More than 100 students, Southwestern College employees and community members gathered on June 12 to celebrate the opening of Southwestern College’s Math and Science Building, the newest STEM-dedicated education facility in San Diego County.
Already serving our students for a semester, the $85.6 million Math and Science Building has expanded Southwestern College’s curriculum by giving students access to state-of-the-art labs, classrooms and lecture halls.
“This place is where dreams can be nurtured, where dreams can be grown,” said Margie Stinson, biology professor. “Our students now see a light aiming at the university. More of them are stepping forward into the future rather than looking at where they have been.”
Community members were invited to experience and witness the demonstration of the new facilities, including a synthetic cadaver, a drone demonstration, a 3-D printer demonstration, shark dissection and the fermentation lab.
The building is a cornerstone for many of Southwestern College’s innovative and in-demand programs, like the new fermentation and drone programs, as well as home to some of Southwestern College’s most popular majors like biology, chemistry, math, geology and physics.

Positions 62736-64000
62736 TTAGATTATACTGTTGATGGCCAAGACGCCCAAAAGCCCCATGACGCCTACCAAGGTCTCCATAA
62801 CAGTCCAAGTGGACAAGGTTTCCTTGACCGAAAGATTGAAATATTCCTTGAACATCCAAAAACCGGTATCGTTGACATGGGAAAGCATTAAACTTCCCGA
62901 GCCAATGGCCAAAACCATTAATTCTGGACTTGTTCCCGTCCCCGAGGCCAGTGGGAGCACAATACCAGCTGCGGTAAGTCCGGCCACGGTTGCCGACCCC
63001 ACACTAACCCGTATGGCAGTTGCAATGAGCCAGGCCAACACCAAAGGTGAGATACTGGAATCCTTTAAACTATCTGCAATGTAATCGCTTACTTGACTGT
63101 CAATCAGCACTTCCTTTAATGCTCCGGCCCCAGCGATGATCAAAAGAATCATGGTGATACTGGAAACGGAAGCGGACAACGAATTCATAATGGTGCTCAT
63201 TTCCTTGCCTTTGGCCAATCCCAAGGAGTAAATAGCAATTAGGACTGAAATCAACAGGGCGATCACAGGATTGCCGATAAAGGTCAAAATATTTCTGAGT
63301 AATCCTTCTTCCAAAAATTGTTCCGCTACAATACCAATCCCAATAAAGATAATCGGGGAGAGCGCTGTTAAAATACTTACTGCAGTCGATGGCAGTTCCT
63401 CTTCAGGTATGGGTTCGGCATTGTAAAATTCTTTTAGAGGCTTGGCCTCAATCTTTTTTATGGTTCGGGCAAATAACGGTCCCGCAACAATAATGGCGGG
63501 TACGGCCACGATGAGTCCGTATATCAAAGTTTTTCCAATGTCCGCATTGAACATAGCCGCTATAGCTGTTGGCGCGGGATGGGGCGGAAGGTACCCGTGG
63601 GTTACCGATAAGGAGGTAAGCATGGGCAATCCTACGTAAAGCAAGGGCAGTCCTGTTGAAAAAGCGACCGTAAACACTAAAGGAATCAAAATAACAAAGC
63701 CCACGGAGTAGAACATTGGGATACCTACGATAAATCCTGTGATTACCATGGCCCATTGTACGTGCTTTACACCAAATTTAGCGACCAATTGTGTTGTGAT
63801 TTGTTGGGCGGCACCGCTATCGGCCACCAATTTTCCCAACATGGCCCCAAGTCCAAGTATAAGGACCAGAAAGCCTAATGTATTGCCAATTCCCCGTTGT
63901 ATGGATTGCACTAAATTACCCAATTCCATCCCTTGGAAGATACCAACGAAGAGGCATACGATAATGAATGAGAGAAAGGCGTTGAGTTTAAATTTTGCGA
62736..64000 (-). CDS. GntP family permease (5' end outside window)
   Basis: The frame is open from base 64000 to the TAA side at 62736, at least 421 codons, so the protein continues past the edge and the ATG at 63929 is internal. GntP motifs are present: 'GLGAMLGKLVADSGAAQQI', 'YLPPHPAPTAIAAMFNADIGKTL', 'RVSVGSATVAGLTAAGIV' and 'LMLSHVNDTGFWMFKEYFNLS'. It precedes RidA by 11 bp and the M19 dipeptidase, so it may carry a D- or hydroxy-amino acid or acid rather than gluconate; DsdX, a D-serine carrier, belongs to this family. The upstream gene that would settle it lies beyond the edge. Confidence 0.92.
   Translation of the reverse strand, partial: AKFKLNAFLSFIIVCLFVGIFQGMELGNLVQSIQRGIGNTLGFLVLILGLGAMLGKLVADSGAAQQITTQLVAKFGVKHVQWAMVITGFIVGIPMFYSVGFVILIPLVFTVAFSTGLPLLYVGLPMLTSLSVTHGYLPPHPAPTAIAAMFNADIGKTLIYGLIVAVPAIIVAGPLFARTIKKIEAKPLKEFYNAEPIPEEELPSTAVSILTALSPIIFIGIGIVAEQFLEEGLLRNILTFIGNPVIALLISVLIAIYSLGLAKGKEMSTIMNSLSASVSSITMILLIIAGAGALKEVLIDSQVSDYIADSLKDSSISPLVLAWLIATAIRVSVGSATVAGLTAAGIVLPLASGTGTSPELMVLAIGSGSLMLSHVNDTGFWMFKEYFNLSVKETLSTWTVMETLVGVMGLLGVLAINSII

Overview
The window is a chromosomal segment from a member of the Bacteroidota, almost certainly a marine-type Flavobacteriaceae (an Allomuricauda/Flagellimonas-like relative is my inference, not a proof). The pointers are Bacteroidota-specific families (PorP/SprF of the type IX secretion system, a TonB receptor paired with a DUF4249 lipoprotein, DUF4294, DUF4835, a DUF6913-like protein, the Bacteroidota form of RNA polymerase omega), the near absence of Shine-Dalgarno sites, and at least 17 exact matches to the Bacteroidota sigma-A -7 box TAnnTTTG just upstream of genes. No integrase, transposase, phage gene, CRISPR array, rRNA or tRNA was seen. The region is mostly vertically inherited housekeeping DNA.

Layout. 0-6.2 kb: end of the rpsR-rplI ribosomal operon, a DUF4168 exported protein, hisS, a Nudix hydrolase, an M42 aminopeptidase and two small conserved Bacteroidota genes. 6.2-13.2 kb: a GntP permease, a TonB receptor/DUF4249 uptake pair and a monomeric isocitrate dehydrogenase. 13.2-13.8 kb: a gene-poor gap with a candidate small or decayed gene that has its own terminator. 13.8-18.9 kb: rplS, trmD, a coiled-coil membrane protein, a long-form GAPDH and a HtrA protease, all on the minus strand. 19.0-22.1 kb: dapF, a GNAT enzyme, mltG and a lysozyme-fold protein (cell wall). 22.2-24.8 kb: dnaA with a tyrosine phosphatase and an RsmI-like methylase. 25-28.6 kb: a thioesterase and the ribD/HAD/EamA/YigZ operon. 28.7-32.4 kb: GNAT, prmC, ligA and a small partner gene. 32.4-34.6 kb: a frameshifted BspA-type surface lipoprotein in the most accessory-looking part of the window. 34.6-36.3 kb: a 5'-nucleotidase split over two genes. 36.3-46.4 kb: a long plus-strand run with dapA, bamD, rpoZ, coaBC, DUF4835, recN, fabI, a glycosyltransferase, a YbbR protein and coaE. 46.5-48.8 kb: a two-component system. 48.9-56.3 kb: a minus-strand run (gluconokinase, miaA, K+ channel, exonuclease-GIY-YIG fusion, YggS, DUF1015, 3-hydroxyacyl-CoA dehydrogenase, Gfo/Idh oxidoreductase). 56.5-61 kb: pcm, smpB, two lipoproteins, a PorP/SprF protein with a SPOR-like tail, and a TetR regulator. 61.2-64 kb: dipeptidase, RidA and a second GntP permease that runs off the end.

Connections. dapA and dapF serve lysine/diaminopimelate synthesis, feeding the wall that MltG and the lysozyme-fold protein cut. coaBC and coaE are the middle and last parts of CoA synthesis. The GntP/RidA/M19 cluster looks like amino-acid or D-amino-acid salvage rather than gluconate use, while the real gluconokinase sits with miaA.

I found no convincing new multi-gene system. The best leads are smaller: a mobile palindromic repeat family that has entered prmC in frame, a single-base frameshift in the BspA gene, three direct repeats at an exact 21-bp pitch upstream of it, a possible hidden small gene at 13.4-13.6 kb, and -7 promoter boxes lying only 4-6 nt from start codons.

Located on the northwest section of campus, the two-story building replaces multiple buildings and classrooms that were more than 50 years old. Demolition of the old 300 buildings on the east end of the Chula Vista campus and planning and construction on the next wave of projects are expected to begin soon.
The Math and Science Building gives new and expanded spaces to the Math Center and the Mathematics, Engineering, Science Achievement Program. More good things are coming as the math and science faculty and staff work to finish the building’s greenhouse and telescope platform.
“With this new facility, we are not only in a better position today to transform the lives of our community members by meeting all students where they are and taking them to where they need to be,” said Michael Odu, dean of the School of Mathematics, Science & Engineering, “but we are in a better position to challenge the UCs and CSUs in the delivery of quality, equity-minded education and producing global citizens who would re-engineer the system to make it work better for everyone.”
The new building was funded by Proposition R, the college’s $389 million general obligation bond approved by voters in 2008. It was designed by Marlene Imirzian & Associates Architects and built by Rudolph and Sletten, the same company building the district’s new Performing Arts Center.